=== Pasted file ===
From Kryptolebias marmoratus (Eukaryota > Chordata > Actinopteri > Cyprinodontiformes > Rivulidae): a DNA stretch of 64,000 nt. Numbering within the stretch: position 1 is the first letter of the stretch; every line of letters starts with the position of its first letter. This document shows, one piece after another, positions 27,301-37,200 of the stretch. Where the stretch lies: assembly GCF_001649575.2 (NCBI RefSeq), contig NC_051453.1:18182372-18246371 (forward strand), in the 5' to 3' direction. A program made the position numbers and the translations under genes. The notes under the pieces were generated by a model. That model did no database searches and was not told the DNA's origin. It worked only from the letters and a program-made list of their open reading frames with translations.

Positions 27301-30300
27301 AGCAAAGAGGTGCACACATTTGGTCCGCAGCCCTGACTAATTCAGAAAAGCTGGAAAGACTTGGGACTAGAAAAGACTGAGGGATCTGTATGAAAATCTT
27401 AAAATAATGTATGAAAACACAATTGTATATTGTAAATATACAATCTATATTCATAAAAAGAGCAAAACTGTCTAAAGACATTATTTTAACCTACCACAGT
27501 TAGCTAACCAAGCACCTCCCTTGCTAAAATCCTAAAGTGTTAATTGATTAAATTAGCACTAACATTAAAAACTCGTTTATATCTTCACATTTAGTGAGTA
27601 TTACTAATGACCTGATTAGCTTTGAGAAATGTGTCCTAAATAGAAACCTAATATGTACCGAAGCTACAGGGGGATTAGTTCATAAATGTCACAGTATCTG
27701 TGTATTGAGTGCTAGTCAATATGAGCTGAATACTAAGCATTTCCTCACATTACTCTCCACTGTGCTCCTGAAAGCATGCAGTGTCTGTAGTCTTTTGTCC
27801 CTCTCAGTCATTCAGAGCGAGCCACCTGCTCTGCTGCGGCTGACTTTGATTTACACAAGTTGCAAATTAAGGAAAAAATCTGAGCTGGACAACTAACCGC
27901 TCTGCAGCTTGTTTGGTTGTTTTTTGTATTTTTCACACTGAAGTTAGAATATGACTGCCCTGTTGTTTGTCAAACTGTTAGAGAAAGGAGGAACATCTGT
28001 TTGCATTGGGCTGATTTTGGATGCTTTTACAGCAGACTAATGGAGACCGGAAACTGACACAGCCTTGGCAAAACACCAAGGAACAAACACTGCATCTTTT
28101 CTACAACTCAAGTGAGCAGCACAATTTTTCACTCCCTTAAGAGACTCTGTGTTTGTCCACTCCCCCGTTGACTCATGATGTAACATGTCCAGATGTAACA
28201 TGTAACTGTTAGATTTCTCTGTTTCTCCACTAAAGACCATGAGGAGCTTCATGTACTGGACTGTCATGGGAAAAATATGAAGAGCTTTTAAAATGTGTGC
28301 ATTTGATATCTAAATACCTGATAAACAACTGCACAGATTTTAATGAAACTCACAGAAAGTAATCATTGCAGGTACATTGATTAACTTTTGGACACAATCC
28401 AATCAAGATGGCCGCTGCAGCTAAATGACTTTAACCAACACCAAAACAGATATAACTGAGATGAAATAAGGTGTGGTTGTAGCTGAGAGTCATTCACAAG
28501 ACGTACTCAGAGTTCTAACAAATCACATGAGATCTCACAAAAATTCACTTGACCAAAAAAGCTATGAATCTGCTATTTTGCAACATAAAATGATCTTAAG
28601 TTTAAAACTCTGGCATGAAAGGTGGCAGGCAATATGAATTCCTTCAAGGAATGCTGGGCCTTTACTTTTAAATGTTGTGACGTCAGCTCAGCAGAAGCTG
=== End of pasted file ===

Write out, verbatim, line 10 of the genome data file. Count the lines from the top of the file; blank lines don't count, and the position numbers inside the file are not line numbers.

28001 TTGCATTGGGCTGATTTTGGATGCTTTTACAGCAGACTAATGGAGACCGGAAACTGACACAGCCTTGGCAAAACACCAAGGAACAAACACTGCATCTTTT